TREV JOHNSON

I would not have previously described my working life as particularly creative.  However, on reflection, maybe I was satisfying a creative urge but just not realizing it. Usually inventive and imaginative ideas were developed with others so I didn’t always appreciate my own input. From trained scientist to youth social worker to ESOL teaching and research, my work life has taken some unusual turns on the way.

As a young, immature and impressionable 26 year old in the 1970s I dropped out of a career my father dreamt of for me and became an overland driver/tour leader. For three self-indulgent years I worked for a couple of rough and ready camping tour holiday companies, driving unknown routes and having fun with groups of young people like myself.  I calculate I drove over 150,000 miles throughout Europe, east and west, North Africa and to the Far East.

Later I became involved in setting up pioneering Offending Behaviour Programmes in the north of England and helped shape these original ideas within youth justice. This was a valuable period where I was in close touch with young people that society wanted to keep out of sight. I found out how you thought when you were on the outside rather than feeling secure in your niche.

Ideas like restorative justice have been further developed for successful rehabilitation of young offenders.

Drawn to the Highlands with my partner through work, the natural beauty of the area and opportunities it offered, my introduction to the Highland Print Studio and the Wise Guys group was serendipitous.  This is a printmaking course funded by Age Concern for older men with little or no experience of creating art.  I felt apprehensive and a bit intimidated when I was accepted.  The first Wednesday morning session was difficult.  I felt out of my depth alongside more artistic people than me. But slowly my confidence grew under expert tutelage and guidance. Suddenly ideas were appearing. But where had this creativity come from?

Several prints later I am particularly pleased with ‘Waterhead’ and ‘Daddy’s trip to Dresden’, which were both recently exhibited at the Scottish Parliament alongside other Wise Guys work.  Knowing that earlier in my life I was a keen ocean sailor, an artist friend recently described this work as a self-portrait.  Another connection with water is over the last decade I have become an enthusiastic wild/open water swimmer with a group calling themselves Wild Highlanders. Soon I had started filming swimming in Loch Ness with friends.  The idea of open water swimming in Loch Ness appealed to me due to its iconic international image and its resident monster! Friends had also said that they think this is a really useful activity to keep mental wellbeing in balance. Something I need.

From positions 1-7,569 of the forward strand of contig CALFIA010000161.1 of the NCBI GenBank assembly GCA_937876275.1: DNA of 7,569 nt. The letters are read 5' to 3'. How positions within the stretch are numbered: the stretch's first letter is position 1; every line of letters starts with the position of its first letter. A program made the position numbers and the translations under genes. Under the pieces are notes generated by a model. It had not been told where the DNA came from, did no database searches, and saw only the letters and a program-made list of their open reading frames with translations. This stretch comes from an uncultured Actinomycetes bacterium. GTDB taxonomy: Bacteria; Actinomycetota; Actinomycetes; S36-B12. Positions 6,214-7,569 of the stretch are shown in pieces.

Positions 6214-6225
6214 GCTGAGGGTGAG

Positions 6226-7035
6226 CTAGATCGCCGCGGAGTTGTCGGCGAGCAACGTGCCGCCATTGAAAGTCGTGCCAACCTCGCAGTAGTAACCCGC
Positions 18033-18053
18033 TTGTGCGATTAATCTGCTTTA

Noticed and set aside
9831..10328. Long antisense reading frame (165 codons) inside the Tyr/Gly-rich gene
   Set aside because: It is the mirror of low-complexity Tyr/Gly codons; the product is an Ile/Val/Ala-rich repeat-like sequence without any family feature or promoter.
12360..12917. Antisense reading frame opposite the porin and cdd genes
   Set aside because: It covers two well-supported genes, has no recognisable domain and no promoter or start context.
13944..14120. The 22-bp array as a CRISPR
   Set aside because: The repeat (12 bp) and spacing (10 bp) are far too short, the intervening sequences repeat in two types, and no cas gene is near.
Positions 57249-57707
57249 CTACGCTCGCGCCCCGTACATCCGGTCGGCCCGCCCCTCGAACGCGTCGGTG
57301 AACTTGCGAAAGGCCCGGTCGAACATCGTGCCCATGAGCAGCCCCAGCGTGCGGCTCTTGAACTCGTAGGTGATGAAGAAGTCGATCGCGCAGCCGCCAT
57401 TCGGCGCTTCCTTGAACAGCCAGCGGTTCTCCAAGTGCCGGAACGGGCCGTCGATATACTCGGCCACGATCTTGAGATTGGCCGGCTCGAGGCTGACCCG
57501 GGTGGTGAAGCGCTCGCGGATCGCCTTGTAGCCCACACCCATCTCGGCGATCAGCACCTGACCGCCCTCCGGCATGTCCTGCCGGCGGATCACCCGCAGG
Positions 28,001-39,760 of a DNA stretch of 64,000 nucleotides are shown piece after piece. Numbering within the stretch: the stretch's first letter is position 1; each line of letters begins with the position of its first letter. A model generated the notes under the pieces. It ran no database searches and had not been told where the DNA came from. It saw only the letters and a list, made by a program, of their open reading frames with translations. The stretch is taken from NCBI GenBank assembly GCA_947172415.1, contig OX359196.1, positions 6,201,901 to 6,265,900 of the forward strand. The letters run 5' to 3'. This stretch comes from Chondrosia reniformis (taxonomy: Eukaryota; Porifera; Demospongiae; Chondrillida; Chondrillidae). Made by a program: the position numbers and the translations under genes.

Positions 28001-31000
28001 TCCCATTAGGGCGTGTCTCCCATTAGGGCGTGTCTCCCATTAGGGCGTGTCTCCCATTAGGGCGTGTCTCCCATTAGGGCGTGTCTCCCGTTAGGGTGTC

Recently I was described as having the thinking process of an artist.  I understand this to involve focusing on an idea or image but seeing beyond and through it, using it to build up a narrative.  This is the process I used to embark on “Daddy’s trip to Dresden” after finding a photo of my father and his Lancaster bomber crew from World War 2.  My father hated war and turned against Blair after his decision to invade Iraq.  I knew he had been involved in the carpet-bombing of Dresden although he never mentioned it.  So I reworked an archive photo of Lancaster bombers leaving behind a burning Dresden, with the caption “Lest we Forget”.  The final image was very powerful for me although I realized it was controversial.  I hope my Dad would have been satisfied by it.

Becoming involved in the arts as a creator had stimulated me to join a local photography course followed by an Open University one.  For printmaking at Highland Print Studio I was already using the photogravure technique a lot, so this development assisted my printmaking.   Other techniques I have learned have been etching, screenprinting, linocut and hand tinting with watercolour.

Photogravure is an intaglio printmaking or photo-mechanical process whereby a light-sensitive plate is exposed to your ‘image’ leaving an etched plate from which you can duplicate detailed reproductions. “Daddy’s trip……” is mixed media, photogravure and screenprint with the aid of Photoshop.

This new creativity has manifested itself in a variety of ways. One of the most surprising to myself was taking a stand-up comedy course in Edinburgh and doing a gig at the Fringe in a basement. It was terrifying the first time but it also got a few laughs and was filmed with high background noise. Reducing the noise level on a video that was taken of my set led me to filmmaking. After producing a short film about a pedestrian bridge over the Ness that was posted on YouTube my Loch Ness film began to take shape.  But it turned into a far bigger project than I had anticipated, with many new techniques to learn. It is nearing completion, complete with a specially written music track, to be called “Every Single Time its Different”, a comment made by a swimming friend about swimming generally and particularly in Loch Ness.

Where can creativity take you? Into areas inevitably that are contentious and even dangerous. Last month I was one of 1700 people arrested and detained, during the Extinction Rebellion (XR) Autumn Uprising in London. I was involved in protests in Piccadilly Circus supporting action to avert climate catastrophe.   This seemed to me, and still does, a fruitful and justifiable way to employ your creative mind and body. Part of creativity is asking questions that don’t usually get asked and I intend to do more of this.